Do you know who your father is? Value investors everywhere would instantly answer, Benjamin Graham.
Benjamin Graham, born in the late 1800s, is credited as being the father of the value investing movement. His legacy is the teachings he left behind, showing investors all over the globe how to manage, invest and grow their wealth. The theories and principles he came up with after graduating from Columbia University in 1914 are still in force, even today.
He was not just a teacher, but a very successful investor as well. Graham’s investment firm returned an average of 20% between 1936 and 1956. At that rate $10,000 invested with Ben Graham would grow to more than $380,000. This return easily beats the 12.2% average return of the overall market in the same time.
20% versus 12.2% may not seem like a big difference at first but $10,000 invested in the overall market would have returned just under $100,000 in the same time.
A man of much influence
Benjamin Graham introduced a number of foundational concepts in investing and wrote two of the seminal texts of the field: Security Analysis, published in 1934, and The Intelligent Investor, published in 1949.
In Security Analysis, Graham – with the help of his co-author David Dodd – lays out the foundations of what today is known as “value investing”. Value investing is the practice of researching and investing in stocks that are mispriced by the market. The driving idea behind this investment method is to find a bargain – find a company that is trading for a price below what it’s truly worth and snatch it up before the market figures out what’s happening.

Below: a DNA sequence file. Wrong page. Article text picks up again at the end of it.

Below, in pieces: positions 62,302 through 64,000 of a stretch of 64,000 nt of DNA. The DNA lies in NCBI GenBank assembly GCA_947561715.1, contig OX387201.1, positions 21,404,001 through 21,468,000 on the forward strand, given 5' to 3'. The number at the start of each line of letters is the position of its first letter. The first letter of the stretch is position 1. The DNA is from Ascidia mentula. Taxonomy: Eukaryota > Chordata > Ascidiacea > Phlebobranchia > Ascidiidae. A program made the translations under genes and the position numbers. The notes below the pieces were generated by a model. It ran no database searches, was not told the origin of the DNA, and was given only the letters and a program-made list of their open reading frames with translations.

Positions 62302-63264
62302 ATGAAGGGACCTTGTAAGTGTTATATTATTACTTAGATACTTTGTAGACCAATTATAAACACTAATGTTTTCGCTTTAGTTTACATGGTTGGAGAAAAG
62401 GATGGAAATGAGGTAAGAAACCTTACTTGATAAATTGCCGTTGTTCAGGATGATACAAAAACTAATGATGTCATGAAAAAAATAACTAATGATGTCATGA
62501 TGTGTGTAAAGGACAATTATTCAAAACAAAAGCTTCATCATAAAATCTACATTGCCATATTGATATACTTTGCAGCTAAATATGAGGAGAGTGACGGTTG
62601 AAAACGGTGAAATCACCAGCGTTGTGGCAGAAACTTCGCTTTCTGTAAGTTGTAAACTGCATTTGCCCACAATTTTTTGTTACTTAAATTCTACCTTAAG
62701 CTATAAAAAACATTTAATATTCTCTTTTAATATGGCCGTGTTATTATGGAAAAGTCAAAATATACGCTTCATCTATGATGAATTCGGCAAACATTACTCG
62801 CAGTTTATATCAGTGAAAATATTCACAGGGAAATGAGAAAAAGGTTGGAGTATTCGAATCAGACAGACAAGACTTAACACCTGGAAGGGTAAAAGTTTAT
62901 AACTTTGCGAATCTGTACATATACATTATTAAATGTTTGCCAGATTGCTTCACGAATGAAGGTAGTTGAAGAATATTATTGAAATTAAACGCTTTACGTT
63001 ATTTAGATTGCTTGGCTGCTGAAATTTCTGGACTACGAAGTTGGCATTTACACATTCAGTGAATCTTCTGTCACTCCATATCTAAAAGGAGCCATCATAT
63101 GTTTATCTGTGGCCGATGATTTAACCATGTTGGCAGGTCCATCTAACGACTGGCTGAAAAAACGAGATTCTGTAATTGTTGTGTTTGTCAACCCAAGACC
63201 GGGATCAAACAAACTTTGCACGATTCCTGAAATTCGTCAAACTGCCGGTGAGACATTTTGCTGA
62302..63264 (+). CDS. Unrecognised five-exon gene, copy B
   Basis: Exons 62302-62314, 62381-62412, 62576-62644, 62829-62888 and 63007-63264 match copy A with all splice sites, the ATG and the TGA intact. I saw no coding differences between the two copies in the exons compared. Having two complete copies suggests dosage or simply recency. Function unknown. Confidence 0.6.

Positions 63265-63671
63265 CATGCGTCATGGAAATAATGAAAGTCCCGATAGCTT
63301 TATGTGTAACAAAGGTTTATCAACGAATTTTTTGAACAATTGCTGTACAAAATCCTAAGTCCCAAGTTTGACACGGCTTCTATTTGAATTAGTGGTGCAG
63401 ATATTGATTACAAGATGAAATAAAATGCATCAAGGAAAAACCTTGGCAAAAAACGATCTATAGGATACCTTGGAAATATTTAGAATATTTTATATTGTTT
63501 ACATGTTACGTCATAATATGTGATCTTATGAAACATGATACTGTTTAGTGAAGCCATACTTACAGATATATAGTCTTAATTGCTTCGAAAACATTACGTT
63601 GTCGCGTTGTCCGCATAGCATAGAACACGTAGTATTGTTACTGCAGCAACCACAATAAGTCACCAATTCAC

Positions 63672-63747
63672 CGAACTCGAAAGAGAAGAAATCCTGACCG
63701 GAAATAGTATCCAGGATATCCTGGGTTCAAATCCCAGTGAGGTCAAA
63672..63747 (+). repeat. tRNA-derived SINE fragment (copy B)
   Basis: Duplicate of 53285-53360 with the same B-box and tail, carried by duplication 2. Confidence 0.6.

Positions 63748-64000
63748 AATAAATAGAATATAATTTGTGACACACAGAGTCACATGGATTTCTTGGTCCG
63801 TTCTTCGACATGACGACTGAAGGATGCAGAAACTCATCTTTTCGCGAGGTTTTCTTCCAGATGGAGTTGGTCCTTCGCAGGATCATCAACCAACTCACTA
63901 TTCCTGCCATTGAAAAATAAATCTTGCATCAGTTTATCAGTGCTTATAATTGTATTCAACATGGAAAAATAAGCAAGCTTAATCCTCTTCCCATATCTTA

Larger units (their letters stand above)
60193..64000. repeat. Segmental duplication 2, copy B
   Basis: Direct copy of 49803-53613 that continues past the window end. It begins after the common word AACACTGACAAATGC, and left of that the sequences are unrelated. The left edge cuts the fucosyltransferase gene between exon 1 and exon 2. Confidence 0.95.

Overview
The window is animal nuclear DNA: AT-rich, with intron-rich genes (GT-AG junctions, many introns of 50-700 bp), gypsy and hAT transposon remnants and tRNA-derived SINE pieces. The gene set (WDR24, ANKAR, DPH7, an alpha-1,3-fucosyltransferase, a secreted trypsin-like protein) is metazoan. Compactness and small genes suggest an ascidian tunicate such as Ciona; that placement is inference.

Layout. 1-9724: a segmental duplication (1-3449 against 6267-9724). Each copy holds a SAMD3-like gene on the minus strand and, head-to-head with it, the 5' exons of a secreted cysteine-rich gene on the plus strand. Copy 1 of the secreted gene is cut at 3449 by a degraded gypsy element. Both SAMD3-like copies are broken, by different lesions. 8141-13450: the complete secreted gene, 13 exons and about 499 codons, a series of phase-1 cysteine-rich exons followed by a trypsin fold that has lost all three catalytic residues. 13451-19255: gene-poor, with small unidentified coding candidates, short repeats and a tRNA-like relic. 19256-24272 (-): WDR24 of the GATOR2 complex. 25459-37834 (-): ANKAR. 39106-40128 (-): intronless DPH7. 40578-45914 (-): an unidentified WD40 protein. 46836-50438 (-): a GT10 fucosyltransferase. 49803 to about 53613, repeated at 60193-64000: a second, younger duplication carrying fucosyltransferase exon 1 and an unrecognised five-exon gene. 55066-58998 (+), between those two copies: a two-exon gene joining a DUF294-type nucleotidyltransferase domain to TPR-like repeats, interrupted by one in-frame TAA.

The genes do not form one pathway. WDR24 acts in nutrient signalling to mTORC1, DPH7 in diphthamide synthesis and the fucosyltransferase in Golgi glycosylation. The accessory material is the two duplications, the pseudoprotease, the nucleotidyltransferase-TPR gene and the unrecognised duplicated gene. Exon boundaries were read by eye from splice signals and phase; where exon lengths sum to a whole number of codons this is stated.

It was in Security Analysis that the phrase margin of safety first appears. Margin of safety refers to the difference between the price you pay for a stock and its intrinsic value. For example, imagine you’ve conducted extensive research on McDonald’s corporation. You find that the intrinsic value of the company is $200 a share. As of May 2017, the shares trade for $148, giving you a margin of safety of about $50.
Graham then gave us The Intelligent Investor. In this book he introduces the idea of Mr. Market – a character that embodies the financial markets. If you own a stock, Mr. Market is going to knock at your door every day offering to buy or sell shares of that stock at a certain price. The catch is that Mr. Market is a bit of a mischievous spirit. Usually the prices he quotes are reasonable but sometimes they’re just completely absurd.
The character of Mr. Market serves to illuminate the way in which the stock market behaves. On any given day, market prices can be right on, or otherwise totally undervalue or overvalue your ownership stake in a business. You are then faced with the decision to buy, sell or otherwise ignore Mr. Market.
Smart value investors know to mostly ignore the market. You may be faced with a price below what the company is worth, but you can rest easy because you know what the business is truly worth, and that Mr. Market will be back at your door the next day with a different price.
Graham’s works and teachings have immense influence in the modern world. Perhaps the most famous exponent of value investing is Warren Buffett – the world’s second richest man – who cites the Columbia professor as one of the most influential people in his life.